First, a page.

The culture itself though was what I enjoyed the most. Part of the tour included a stop in the country’s former capital city, Cetinje. While the other tour participants visited the old royal residence, I decided to go off on my own and explore this important city of just 15,000 people. Fall was in full swing, and the leafy boulevards were lined with golden trees in a dozen different colors. It also seemed to be prime time for coffee shops, because all along the main street I found any number of cafes, all completely packed with people enjoying an espresso and a snack, chatting with friends and soaking up the fine weather. I decided to join them, and as I sat there drinking a rich cup of Turkish coffee, I found myself falling for the town. It was relaxing, and watching residents walk by, laughing and smiling I could have been in Budapest or Prague, anywhere but a tiny town in the middle of Montenegro. At that moment I realized that Montenegro was different from other neighboring countries, the people there seem to just enjoy life in a different way and as a visitor, that’s a great thing to be a part of.
Of course for many people the highlight of any visit to Montenegro is spending time in the old walled city of Kotor. While the city has been settled since before the Romans, it was during the centuries of Venetian rule when it became an important city along the Adriatic. Enjoying prosperity thanks in large part to its trade in salt, the arts thrived in Kotor during this time and it quickly became one of the great cultural cities of Europe. Today you can see all of that and more through a simple walk around the small Old Town. Its walls extend high up into the hills and provide the first clue to the importance of this compact community. The first thing I noticed though was how Italian everything looked – I could easily have been in Mantua or Bologna – anywhere but Montenegro. That’s actually one reason why Kotor was named a UNESCO World Heritage site, for its incredible collection of Venetian architecture. It’s a style that locals still maintain, and many of the shops and homes have been in the same families for generations.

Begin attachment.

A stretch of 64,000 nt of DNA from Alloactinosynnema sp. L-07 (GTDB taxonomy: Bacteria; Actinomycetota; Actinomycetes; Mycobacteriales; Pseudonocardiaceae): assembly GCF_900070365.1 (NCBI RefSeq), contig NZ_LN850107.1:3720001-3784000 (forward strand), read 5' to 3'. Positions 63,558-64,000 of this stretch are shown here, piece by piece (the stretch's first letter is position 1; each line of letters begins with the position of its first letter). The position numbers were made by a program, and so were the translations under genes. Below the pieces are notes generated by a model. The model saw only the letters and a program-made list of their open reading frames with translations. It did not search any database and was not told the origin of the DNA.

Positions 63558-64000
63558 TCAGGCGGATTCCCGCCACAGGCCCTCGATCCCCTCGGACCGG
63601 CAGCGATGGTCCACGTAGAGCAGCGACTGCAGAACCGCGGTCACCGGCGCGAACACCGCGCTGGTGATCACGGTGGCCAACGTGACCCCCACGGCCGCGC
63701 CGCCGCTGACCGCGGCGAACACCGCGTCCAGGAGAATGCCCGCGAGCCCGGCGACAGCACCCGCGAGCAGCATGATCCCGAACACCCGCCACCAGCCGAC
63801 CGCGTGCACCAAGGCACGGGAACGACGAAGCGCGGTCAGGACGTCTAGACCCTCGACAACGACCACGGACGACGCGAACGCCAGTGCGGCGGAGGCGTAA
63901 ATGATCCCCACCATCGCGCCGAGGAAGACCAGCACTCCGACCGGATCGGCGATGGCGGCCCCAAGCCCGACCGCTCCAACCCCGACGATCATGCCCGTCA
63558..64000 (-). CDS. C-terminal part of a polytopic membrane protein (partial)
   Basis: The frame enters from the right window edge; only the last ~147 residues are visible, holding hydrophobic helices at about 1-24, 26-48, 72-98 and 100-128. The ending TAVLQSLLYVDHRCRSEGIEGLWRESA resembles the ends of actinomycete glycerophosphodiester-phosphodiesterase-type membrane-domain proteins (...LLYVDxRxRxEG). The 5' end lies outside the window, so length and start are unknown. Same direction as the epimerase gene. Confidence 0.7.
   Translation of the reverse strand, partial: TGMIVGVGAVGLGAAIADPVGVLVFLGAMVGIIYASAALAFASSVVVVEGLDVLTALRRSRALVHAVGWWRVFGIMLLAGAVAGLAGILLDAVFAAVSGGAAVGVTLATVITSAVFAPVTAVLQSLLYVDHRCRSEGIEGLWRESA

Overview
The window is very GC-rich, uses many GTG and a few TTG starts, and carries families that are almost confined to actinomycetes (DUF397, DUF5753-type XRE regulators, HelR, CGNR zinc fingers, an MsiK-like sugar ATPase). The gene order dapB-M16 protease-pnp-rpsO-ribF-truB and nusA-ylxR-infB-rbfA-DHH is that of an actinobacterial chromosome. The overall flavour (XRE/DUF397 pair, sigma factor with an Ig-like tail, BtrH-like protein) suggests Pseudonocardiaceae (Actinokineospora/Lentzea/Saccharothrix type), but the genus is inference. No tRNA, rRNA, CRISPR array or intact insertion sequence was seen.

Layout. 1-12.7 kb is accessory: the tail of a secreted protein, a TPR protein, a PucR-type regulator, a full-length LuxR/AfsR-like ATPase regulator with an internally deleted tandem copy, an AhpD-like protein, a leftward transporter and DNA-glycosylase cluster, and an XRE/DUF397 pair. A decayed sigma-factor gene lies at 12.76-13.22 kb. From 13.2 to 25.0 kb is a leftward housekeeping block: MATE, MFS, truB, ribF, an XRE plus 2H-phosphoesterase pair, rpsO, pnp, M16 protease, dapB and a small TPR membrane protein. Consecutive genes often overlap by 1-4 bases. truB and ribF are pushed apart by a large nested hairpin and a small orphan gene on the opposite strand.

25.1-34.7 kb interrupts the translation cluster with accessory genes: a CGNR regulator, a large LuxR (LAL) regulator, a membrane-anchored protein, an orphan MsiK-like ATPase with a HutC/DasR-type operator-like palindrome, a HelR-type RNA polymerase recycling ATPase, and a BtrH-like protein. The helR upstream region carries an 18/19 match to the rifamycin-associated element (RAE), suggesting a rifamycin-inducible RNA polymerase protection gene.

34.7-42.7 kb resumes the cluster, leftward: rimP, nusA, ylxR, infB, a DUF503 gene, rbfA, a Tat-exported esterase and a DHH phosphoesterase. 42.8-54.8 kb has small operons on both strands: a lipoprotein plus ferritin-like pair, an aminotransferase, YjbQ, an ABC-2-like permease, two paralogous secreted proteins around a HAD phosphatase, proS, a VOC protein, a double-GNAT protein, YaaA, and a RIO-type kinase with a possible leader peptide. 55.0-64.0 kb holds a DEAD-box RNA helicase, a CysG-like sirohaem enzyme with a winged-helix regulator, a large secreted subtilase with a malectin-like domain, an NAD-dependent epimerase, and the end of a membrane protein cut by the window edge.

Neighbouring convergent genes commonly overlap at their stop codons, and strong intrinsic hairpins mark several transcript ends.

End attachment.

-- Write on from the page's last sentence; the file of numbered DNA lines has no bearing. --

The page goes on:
It’s also one of those towns where the best thing to do is nothing at all. Sure, there are churches, museums and famous sites, but you’ll get the most out of your time in Kotor by picking any one of the many cafes and enjoying a leisurely meal in the warm comfort of the sun and swaying palms. From there you’ll watch as the town walks by and you’ll get an even better appreciation for the leisurely pace of life in this part of the world. There are few regions around the planet that I enjoy more than the Adriatic and Mediterranean. The people there understand what’s really important in life, and it’s not rushing off to the next meeting or checking your iPhone for emails incessantly. No, it’s all about appreciating what you have and the simple beauty all around us that makes life so very special. That’s what Kotor and ultimately Montenegro is all about, and it’s for that reason why I enjoyed my time there so very much.
Whether it’s by cruise ship or an independent trip, when you visit Montenegro I think you’ll be as pleasantly surprised as I was. Surprised by its raw natural beauty, its amazing food and wine but, most importantly, for the warm and welcoming culture just waiting to be discovered.